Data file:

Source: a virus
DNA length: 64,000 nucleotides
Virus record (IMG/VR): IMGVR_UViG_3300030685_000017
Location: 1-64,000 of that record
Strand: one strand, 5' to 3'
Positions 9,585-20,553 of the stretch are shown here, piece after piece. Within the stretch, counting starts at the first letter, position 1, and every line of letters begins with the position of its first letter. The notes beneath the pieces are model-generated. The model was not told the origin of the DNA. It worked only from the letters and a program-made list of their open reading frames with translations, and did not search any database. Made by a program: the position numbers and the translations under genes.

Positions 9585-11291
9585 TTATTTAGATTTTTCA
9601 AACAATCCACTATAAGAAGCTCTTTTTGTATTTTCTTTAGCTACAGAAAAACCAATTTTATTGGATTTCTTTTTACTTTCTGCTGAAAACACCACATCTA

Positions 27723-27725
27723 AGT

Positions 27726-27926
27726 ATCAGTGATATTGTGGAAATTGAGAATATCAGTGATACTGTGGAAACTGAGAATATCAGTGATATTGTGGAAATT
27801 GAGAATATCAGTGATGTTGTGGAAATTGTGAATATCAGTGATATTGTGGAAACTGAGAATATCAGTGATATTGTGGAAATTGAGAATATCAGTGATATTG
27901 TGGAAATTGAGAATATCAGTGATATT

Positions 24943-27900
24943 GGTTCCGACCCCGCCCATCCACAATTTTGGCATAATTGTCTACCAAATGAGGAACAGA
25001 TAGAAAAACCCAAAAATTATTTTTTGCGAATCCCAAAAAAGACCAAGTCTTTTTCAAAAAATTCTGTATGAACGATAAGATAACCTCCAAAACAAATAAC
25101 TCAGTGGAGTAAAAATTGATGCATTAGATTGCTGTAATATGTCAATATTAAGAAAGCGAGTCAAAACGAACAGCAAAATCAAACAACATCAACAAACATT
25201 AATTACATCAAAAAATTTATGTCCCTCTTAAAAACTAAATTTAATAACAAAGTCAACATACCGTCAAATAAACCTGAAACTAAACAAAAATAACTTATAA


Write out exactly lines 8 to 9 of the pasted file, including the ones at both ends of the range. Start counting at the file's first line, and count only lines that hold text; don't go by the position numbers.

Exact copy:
9585 TTATTTAGATTTTTCA
9601 AACAATCCACTATAAGAAGCTCTTTTTGTATTTTCTTTAGCTACAGAAAAACCAATTTTATTGGATTTCTTTTTACTTTCTGCTGAAAACACCACATCTA